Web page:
Usually, I joke about tossing in my two cents, but these are ten-dollar takeaways. (Or maybe ten-thousand-dollar ones.) Here are some things I learned from this early experience (reinforced over many subsequent years with other examples and stories):

  • Select the right methodology for the business. For modern B2B complex sales (multiple decision makers), start with a buyer-centric methodology that is consultative, value based, and outcome oriented. It should focus on mindset and communication skills that build trust and teach your sellers to operate in your buyers’ and customers’ best interests.
  • Look for a methodology that is designed to be dynamic, agile, and adaptive rather than rigid and rote. For maximum effectiveness, messaging is the thing that must be personalized based on what matters most to your buyer personas. This develops what I call “multilingual” sellers, who talk to different buyers differently. This should be done in real-time dialogue and can’t be scripted.
  • Have FLSMs and sellers complete the last-mile “customization” on the frontlines. Yes, everyone wants simple things handed to them, but that is not how you change organizational behavior or improve the performance of a sales force. The act of thinking and making dot connections between the skills (methodology), frameworks, and models, and how to apply them in their world, is what moves learners through the stages of unconscious incompetence, to conscious incompetence, to conscious competence, to unconscious competence. This just can’t be handed to someone, and wishing won’t make it so. The best approach is to teach frameworks and models, not scripts, and how to think instead of what to say.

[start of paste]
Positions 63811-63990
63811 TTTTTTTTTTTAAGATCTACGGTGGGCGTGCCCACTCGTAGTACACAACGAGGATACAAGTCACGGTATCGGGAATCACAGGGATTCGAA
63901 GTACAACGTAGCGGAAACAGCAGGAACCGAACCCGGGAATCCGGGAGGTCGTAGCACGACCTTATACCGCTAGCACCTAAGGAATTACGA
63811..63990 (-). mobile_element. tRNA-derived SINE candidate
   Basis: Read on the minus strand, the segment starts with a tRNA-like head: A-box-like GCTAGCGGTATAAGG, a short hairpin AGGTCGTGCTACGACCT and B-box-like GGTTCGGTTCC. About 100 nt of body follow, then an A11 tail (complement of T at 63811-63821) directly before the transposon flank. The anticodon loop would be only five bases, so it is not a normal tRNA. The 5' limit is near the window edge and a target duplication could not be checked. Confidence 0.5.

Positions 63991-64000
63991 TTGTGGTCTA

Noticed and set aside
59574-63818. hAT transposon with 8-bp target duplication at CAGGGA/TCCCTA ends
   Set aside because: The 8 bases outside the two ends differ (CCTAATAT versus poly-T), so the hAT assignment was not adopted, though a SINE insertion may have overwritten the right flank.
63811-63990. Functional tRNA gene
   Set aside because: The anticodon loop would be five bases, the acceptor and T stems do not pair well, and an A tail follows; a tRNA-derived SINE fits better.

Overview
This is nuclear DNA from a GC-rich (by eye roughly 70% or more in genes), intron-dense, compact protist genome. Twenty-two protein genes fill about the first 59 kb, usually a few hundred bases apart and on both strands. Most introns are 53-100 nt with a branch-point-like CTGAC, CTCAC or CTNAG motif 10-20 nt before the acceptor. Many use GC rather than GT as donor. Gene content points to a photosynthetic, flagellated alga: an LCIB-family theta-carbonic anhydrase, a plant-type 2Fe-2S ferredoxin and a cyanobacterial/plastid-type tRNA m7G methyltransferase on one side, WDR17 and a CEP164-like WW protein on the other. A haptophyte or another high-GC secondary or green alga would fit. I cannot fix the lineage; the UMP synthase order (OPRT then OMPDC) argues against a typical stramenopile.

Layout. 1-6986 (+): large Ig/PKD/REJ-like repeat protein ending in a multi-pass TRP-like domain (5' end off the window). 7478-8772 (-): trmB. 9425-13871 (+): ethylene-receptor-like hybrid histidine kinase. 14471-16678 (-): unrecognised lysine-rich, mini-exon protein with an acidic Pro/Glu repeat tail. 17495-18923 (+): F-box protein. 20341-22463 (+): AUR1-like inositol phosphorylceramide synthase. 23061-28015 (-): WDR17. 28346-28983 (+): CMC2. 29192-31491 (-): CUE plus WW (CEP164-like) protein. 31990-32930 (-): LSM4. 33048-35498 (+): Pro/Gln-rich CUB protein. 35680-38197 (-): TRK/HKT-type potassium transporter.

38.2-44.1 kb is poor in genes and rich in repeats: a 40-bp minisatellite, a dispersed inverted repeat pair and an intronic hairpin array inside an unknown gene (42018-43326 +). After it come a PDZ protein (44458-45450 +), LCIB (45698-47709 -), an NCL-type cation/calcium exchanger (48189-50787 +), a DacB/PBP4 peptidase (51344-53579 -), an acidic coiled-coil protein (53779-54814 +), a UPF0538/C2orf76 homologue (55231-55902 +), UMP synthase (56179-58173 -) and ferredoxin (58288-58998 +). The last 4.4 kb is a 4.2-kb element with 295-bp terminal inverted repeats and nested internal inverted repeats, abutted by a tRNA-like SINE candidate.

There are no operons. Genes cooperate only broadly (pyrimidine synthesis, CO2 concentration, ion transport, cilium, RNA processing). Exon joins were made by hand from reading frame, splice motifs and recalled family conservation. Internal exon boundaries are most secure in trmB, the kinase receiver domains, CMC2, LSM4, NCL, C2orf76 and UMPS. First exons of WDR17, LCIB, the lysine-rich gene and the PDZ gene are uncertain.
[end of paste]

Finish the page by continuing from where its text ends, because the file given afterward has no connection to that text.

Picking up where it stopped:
These takeaways encourage critical thinking rather than parroting, and best practices can be captured over time and shared internally. If your sellers can’t do the above, they can’t be “multilingual” and adapt for different buyers and multiple solutions.